Kathleen only has Medicare Part A. She was able to get an important surgery, but beyond that, there wasn’t a lot of help. During her recovery from surgery, rent was just too hard to keep up with. She has been sleeping in the desert for 10 months.
I met Kathleen outside a public pool. She wore a nice-looking dress and walked behind her wheelchair. She has the Las Vegas bus system figured out because for the last fifteen years, she hasn’t been able to afford a car. You see, social security only goes so far. So, when the income doesn’t stretch to meet the usual needs, a proud woman like Kathleen redefines her needs. She has decided she needs neither a car nor a roof over her head. She’s seventy.
“The people where I stay have seen me a few times over the years. They’re really sweet to let me sleep on their land,” she says without a hint of bitterness.
We found out the first public pool where we happened to meet was closed, so I put her wheelchair in my car and we drove to a different one, and talked while waiting for it to open. We spent the time under a tree with the car windows open, comparing the four Gospels in the Bible to get the full story of one of the disciples (Peter) cutting off the ear of the high priest and seeing Jesus Christ miraculously replace it where it belonged. It takes all four tellings to get a full view of that story.
I wish I had four views of Kathleen, but I’m happy with the single glimpse I got of her. Our conversation ranged from Bible insights to relationship advice. She probably the happiest and one of the wisest women I have spoken to for the whole year. I’m a person whose life is filled with happy and wise women, so that’s really saying something.
Kathleen quickly summarized the cycle of abuse in a relationship with an unstable man. It’s a cycle she figured out so she didn’t receive much physical abuse during a few of the recent years of her life. She had spent six years with a man whose pattern was easy to decipher: “First, he’s nice to you; second, he begins to pick at you, finding small faults; third, he threatens you; fourth, he follows through on the threats.”
It would have been a chill-inducing goose bump moment. Only it wasn’t.
“It’s not like you don’t have any warning. You just have to get out when the threats are happening.” She delivers her advice in a matter-of-fact way. Again, when I’m looking for bitterness, I really detect none.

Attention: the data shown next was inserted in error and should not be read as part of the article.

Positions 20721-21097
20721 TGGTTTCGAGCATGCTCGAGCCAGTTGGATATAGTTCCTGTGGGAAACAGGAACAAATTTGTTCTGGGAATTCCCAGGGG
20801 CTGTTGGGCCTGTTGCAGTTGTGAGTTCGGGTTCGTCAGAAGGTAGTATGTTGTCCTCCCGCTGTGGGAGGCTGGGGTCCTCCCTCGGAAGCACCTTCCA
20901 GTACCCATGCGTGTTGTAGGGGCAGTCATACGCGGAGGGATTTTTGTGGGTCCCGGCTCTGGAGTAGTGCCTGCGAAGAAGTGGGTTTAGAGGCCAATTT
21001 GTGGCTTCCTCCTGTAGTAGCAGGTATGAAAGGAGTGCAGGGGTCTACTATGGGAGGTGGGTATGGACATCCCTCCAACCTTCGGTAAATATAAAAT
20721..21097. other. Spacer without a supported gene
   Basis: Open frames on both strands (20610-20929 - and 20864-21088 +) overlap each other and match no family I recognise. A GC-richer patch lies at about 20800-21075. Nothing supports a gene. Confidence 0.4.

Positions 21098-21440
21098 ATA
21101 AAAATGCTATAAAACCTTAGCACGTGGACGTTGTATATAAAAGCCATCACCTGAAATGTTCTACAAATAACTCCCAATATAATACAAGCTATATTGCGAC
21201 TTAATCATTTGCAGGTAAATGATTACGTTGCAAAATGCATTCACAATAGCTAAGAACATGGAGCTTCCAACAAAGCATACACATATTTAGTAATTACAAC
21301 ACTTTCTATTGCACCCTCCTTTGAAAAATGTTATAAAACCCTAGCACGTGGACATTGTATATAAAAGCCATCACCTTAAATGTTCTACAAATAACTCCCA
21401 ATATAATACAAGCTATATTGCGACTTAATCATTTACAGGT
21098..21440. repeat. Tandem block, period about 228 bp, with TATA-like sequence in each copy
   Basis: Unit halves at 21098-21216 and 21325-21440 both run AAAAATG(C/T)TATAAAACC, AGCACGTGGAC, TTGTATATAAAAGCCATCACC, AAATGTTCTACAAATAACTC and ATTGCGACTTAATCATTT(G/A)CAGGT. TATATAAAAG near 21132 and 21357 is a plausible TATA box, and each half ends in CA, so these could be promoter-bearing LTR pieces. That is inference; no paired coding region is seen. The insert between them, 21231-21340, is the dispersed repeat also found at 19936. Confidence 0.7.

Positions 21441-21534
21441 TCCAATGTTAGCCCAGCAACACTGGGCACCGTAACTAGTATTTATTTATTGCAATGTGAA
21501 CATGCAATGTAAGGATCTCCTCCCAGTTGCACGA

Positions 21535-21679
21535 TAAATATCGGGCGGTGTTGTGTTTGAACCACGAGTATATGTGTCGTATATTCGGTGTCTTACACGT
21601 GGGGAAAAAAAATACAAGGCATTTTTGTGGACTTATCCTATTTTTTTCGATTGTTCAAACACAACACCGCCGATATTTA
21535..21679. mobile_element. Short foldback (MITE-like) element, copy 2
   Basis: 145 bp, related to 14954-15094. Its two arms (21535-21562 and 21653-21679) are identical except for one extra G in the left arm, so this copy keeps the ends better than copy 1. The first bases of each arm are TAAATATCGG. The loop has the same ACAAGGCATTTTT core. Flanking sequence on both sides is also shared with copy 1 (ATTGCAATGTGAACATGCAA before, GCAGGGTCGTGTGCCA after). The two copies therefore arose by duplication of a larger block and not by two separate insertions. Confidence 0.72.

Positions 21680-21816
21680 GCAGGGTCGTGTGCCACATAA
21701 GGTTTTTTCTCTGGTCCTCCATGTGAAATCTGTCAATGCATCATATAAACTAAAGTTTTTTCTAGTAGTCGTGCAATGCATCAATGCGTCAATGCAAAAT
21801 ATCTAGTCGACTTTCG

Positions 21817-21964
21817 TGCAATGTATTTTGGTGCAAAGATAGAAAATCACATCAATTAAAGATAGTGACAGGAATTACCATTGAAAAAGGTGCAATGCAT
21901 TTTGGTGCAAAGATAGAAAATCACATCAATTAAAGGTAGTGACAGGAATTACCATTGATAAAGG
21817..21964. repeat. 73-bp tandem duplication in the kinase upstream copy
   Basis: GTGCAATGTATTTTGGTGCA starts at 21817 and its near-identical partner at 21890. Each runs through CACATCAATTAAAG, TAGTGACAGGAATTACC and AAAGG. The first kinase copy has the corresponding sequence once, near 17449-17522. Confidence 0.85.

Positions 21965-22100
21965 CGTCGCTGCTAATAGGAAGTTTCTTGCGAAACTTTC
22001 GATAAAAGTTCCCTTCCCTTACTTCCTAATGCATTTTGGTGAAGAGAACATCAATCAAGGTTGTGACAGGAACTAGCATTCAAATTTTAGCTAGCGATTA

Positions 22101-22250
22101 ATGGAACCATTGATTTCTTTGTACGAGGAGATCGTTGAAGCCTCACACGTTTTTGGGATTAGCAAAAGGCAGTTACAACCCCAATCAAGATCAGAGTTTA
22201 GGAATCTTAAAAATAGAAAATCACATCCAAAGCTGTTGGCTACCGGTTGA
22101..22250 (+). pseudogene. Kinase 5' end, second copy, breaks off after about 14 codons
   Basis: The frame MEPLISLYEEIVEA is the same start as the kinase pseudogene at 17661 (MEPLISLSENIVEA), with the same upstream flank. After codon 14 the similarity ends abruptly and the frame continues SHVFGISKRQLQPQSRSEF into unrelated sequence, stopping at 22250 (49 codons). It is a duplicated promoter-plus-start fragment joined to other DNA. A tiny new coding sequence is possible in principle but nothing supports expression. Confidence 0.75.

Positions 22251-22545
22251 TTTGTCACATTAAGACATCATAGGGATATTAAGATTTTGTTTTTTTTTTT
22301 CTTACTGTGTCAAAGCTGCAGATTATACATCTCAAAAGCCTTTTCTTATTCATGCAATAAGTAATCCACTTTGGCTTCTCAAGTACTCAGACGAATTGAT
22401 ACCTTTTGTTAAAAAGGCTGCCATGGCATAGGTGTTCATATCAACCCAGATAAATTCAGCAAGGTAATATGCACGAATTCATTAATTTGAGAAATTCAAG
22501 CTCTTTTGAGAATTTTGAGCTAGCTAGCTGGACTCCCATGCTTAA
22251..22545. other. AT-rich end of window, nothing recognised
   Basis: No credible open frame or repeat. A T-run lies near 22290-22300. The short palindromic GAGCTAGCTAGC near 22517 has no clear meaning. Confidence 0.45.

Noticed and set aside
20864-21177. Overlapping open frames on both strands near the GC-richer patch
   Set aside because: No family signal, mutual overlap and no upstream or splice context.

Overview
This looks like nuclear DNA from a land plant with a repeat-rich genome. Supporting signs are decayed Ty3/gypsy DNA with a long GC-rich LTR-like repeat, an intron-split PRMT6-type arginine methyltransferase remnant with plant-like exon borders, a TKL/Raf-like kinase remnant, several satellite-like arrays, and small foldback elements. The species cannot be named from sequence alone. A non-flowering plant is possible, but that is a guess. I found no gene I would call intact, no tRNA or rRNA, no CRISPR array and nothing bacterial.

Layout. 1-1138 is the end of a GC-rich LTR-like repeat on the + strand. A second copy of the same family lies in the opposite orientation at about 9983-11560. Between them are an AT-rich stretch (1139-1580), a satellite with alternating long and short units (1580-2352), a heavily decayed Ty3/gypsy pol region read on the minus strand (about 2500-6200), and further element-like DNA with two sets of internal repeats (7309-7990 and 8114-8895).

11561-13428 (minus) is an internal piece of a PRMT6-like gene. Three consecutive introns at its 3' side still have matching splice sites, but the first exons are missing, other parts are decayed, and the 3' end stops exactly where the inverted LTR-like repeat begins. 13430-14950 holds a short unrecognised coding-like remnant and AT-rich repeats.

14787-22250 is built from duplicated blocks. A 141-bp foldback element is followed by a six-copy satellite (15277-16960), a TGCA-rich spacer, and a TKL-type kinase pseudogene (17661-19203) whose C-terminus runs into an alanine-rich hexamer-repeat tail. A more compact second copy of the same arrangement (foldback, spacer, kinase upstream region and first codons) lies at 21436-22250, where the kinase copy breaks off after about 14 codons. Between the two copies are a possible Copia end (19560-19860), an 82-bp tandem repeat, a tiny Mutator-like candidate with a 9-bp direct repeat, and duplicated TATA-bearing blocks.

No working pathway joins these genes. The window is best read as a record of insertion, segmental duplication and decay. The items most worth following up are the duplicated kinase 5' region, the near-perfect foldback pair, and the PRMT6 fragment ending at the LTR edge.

Kathleen is articulate. She summarizes the five personalities the man had. Only one of them was a scary one, and she dwelt the least amount of time on explaining the scary one: Satan. The man’s voice would change to a deep and aggressive tone. That’s all she said about him, but I surmised that when she scary voice came out, it was definitely time to leave – for a while. You see, Kathleen did go back. The other four personalities in this guy were such a joy: The Motorcycle Cop, The Plantation Owner’s Son, the Ladies’ Man, and the Little Boy. Each one she described with pure delight in her eyes. Again, there was no bitterness when she was done talking about that man, who left her life in a simple way. He stopped calling and Kathleen was set free.
“I think I must have done him some good, though,” Kathleen told me, “because he’s better. Well, enough better that he’s been with the same woman for twelve years now.”
She seems satisfied that after his five failed marriages, his six years with her, and the twelve years in another relationship, he is probably in a good place. I couldn’t offer any opinions about that. I do hope his current woman has as much innate wisdom as Kathleen, though, and knows when to get out – temporarily.
When the pool opened, Kathleen explained, “I take a short swim and a long bath. I like to get clean and make sure I have time to do my hair.”
After my swim, she was again in her long pink dress with black summer sweater, and I told her, “Your hair looks fabulous.”
You know what? Her hair really did look fabulous.
When Kathleen is offered a choice between five good things, she selects carefully: food, health, clothing, shelter, relationships. If the money can only get her a few things, she’ll carefully budget. When shelter and good relationships are too costly, she’ll do without. Homelessness, for her, is a temporary condition, and she approaches it with the same practicality and faith she seems to have used to get her through surgery and challenging relationships. Kathleen’s perspective and her type of endurance without bitterness made me a less fearful person. Although I only offered her two things: a ride and a swim towel, I think I came away with a lot more than I brought to our morning.
Paige Ladd worked two sizzling summers as a park ranger in Southern Nevada. She kept her cool with lots of laps in public pools. That's how she got this fantastic opportunity to talk with a desert mermaid older than her, but very much a kindred spirit.
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